Wednesday, March 19, 2008

Obama's Race Speech

Barack ObamaThis is not a political blog, nor do I have any desire to turn it into one largely because the world is full of such blogs and I know very well that there's very little that I would be able to add to that wide discussion. In like manner, I have few enough readers and there's nothing like politics when it comes to alienating others.

Given that, I want to make it clear that I am not endorsing any candidate on this blog. I trust that you don't need hear my decision in order to reach your own.

That said, I really have to say that I was exceedingly impressed with Barack Obama's speech in which he defended his association with the Reverend Wright. As someone who has spent much of his life in words, I can appreciate quality oratory and I think that this speech proves that Obama is probably the best political orator we've seen in decades.

Of course, there is no necessary correlation between being a good orator and being a good leader. Indeed, honeyed words can lead a nation down a sour road and history is filled with such examples. At the same time, I do think that there is a positive correlation between the ability to speak clearly and the presence of a strong intellect (while hastening to add that simple ineloquence is not a definite sign of stupidity -- there are many people whose wisdom is hidden by a stumbling tongue).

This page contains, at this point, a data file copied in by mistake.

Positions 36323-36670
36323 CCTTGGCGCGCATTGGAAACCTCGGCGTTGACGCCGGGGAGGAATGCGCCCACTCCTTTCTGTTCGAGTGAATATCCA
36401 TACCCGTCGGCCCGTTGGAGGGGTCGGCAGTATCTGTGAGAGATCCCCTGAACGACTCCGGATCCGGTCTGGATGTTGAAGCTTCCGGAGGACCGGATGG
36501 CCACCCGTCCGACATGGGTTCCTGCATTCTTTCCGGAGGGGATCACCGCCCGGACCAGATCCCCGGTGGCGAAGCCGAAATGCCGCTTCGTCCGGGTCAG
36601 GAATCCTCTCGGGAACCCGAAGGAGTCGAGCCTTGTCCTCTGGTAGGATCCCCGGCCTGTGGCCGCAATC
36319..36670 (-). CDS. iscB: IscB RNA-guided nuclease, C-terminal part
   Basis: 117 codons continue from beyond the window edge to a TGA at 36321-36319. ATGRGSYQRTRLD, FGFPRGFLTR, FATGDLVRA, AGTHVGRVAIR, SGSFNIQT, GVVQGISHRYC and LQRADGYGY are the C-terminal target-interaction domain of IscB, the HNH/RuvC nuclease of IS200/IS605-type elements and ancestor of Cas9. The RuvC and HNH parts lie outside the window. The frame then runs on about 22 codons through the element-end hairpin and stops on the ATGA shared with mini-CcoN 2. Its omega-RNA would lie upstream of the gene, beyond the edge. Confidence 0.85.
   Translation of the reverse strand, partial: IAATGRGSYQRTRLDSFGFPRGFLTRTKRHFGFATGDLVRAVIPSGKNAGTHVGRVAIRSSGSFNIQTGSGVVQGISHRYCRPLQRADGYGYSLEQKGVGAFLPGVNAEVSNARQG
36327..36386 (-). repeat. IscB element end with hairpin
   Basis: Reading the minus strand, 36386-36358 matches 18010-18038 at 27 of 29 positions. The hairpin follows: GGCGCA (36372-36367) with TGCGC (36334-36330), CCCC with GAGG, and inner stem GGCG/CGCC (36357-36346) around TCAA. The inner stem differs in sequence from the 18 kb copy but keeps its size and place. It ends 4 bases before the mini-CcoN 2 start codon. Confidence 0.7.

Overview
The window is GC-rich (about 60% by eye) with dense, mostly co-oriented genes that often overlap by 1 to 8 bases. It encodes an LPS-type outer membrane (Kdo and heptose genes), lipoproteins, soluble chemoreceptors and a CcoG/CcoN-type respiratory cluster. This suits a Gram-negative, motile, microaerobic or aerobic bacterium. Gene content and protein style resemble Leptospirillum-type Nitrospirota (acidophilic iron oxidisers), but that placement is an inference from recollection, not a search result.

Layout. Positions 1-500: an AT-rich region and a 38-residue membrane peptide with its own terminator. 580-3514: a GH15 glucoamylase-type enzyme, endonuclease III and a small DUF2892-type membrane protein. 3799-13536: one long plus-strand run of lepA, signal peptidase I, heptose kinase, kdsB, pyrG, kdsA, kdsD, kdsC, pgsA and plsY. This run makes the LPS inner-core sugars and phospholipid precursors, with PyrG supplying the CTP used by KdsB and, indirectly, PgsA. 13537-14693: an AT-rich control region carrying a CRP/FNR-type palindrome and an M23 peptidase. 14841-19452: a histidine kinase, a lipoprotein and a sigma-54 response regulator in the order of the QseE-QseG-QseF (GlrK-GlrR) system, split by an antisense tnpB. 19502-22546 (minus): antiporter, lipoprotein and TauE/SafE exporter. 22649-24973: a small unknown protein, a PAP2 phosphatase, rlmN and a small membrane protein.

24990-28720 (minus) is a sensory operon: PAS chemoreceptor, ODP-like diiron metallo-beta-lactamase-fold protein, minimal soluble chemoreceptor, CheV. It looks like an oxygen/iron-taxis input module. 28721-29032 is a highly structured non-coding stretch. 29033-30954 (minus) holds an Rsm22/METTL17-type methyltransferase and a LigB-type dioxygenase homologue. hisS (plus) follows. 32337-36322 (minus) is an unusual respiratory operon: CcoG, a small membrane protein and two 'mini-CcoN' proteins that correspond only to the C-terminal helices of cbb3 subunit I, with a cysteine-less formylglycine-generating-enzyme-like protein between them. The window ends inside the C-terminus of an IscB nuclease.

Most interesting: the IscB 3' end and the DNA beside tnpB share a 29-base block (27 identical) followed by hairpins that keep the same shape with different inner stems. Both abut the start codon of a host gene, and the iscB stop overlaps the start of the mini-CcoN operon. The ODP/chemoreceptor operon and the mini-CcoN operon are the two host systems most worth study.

I am especially impressed by what the speech says about race in America. I have, myself, tried to articulate some of these concepts with considerably less success. I am impressed by the way that it both illuminates and transcends much of the real and even reasonable suspicions that divides America. I have long felt that the charge of racism has often been deployed simplistically and that prejudice is often a much more complex and subtle thing than is credited and that saying that something, or someone, is racist is too much of a binary categorization to be either meaningful or useful in the vast percentage of cases where the word is used.

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